Trace Evidence Scrapings: A Valuable Source of DNA? by Stouder, Reubush, Hobson, and Smith (Forensic Science Communications, October 2001)
October 2002 - Volume 4 - Number 4
Research and Technology
Trace Evidence Scrapings:
A Valuable Source of DNA?
Stacy L. Stouder
DNA 1 Unit
Kimberly J. Reubush
Trace Evidence Unit
Deborah L. Hobson
DNA 1 Unit
Jenifer L. Smith
DNA 1 Unit
Federal Bureau of Investigation
Collection and analysis of trace evidence (e.g., hairs and fibers) from evidentiary materials may indicate an association with a suspect, a victim, or both to the evidence. The collected trace evidence debris may also contain sufficient cellular material removed from an item to permit identification of the wearer of that item through DNA analysis. To test this hypothesis, T-shirts and hosiery were worn by FBI Laboratory personnel for a period of time and then scraped for trace evidence. The pillboxes used to collect the scrapings were swabbed with applicators moistened with sterile water and processed alongside a friction swab of the item. The amount of DNA obtained from trace evidence scrapings was compared to the amount of DNA obtained from a friction swab of an item. Samples were then amplified by the polymerase chain reaction (PCR) using the AmpFlSTR® Profiler Plus™ Amplification Kit (PE Applied Biosystems 1998), and the results were compared. This study demonstrates that trace evidence debris can provide a sufficient quantity and quality of DNA to potentially identify the wearer of an item.
In general, evidence from violent crimes submitted to the FBI Laboratory is currently processed for trace evidence, screened for biological fluids and tissues, and then analyzed by DNA typing methods, if appropriate. One method of trace evidence collection in the Laboratory involves scraping items to remove hairs, fibers, and other debris adhering to the item. Because skin cells are constantly shed, it is likely that the collected debris contains cells from the individual who wore the garment. These skin cells contain nuclear DNA and may have evidentiary value for DNA analysis. Minute amounts of biological material may yield sufficient quantities of DNA. For example, in a study of dandruff and its potential use in forensics, investigators found that 1–1.5 mg of dandruff yielded 30–40 ng of DNA (Lorente et al. 1998). Studies show that limited quantities of DNA are sufficient to obtain a profile from several polymorphic short tandem repeat (STR) loci (Moretti et al. 2001). Thus, skin cells obtained from scraping an item of clothing could contain sufficient DNA to potentially determine the source of the wearer by STR analysis (Budowle et al. 2000).
In a bank robbery, for example, when only masks or gloves are recovered, cellular debris may be the only biological material available for forensic DNA analysis. Currently, evidentiary items that have been previously screened for trace evidence are swabbed to collect DNA from skin cells or cells present in saliva or sweat along friction ridges (i.e., collars and cuffs) or other surfaces where cells may be deposited (i.e., mouth and nose areas of a ski mask). However, substantial cellular debris may be removed during the scraping process prior to the item being analyzed for DNA evidence. In this study, the amount of DNA recovered and the resulting DNA profile from the pillbox scrapings from an item of clothing to that obtained by swabbing the garment were compared.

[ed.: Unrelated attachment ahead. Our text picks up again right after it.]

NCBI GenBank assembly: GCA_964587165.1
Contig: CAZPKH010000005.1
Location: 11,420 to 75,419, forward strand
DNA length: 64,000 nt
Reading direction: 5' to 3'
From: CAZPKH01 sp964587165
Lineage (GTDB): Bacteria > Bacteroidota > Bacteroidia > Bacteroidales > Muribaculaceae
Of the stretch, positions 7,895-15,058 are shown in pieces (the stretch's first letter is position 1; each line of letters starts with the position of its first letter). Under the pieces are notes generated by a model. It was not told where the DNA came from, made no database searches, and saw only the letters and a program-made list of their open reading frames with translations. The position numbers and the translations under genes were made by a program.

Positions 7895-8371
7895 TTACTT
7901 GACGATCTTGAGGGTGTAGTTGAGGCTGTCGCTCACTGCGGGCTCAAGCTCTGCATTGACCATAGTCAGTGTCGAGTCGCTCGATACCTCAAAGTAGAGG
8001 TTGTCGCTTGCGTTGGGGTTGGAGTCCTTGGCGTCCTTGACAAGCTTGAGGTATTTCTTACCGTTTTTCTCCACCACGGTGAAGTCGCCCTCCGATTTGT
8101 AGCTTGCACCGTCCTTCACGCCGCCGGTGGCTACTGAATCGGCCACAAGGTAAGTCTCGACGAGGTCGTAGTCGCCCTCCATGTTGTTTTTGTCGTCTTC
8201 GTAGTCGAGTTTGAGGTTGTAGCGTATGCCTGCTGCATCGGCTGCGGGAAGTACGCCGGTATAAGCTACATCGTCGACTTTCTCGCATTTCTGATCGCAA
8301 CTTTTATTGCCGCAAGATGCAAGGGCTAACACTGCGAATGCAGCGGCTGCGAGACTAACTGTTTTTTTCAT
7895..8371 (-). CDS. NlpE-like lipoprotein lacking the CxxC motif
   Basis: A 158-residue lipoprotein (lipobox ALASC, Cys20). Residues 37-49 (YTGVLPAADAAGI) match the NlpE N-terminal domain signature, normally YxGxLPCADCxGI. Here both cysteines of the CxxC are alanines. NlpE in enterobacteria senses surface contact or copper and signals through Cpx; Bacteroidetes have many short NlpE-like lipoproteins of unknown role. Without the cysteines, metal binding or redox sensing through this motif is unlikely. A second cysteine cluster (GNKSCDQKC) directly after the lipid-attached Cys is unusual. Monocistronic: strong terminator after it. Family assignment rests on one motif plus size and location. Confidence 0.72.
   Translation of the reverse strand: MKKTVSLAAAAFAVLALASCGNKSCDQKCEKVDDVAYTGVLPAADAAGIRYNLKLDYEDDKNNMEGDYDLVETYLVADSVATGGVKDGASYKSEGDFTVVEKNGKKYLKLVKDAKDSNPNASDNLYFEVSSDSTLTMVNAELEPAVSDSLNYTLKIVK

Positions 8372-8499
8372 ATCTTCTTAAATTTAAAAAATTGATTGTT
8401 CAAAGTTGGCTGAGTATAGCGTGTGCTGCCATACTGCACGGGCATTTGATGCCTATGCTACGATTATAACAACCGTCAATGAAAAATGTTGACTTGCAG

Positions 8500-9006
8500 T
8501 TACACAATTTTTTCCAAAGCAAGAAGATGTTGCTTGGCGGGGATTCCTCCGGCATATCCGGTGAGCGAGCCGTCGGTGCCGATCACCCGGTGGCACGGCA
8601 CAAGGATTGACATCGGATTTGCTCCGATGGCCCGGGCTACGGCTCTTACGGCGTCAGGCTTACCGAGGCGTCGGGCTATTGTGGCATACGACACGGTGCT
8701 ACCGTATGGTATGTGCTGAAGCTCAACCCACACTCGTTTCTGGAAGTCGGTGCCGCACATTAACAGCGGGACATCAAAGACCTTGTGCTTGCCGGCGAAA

Eleven employees wore a freshly laundered item of clothing, with the exception of one participant who wore new panty hose, for a period of time, generally one day. Females wore hosiery, and males wore T-shirts. After the workday, the items were collected and stored in clean paper or plastic bags and were maintained at room temperature until analysis. All items were processed for trace evidence by scraping the inside and outside of the items, which were hung from a metal rack over a table covered in clean paper. Debris was collected, transferred to, and stored in a pillbox. The processing room was cleaned with Cavicide® (Micro-Aseptic, Palatine, Illinois), and the collection paper was changed after each item was scraped to avoid potential contamination among items (FBI Laboratory 2000; SWGMAT 2000).
DNA analysis was performed on the items, along with their corresponding pillboxes containing the trace evidence debris, for all study participants, their cohabitants (primarily spouses), if appropriate, and the personnel conducting scraping and DNA analysis (FBI Laboratory 1999). Potential cellular material was collected from each item using a sterile swab moistened with sterile water. Full-length panty hose were swabbed on the inside trunk and foot areas, knee-high nylons were swabbed entirely on the inside and outside, and T-shirts were swabbed around the neckline. Hereinafter these are referred to as friction swabs. A second set of swabs was used to collect the material found on the inside of the pillbox (excluding any hairs and fibers). Following an organic extraction (Comey et al. 1994), DNA was quantified using the human specific slot blot hybridization assay ACES™ Human DNA Quantification Probe Plus Kit (Life Technologies, Gaithersburg, Maryland; Budowle et al. 1995). Samples were amplified using the AmpFlSTR® Profiler Plus™ Amplification Kit (PE Applied Biosystems, Foster City, California) and typed by capillary electrophoresis on an ABI Prism™ 310 Genetic Analyzer (PE Applied Biosystems, Foster City, California; PE Applied Biosystems 1998) using the GeneScan® and GenoTyper® software.
|Figure 1. The quantity of DNA recovered from friction swabs of an item and pillbox swabs. Item 1 was worn on multiple occasions, which may account for the increased level of DNA recovered from that item. Note that the knee-high nylons (Items 5, 6, and 8) yielded a minimal amount of DNA from both the friction and pillbox swabs. Click here to view enlarged image.|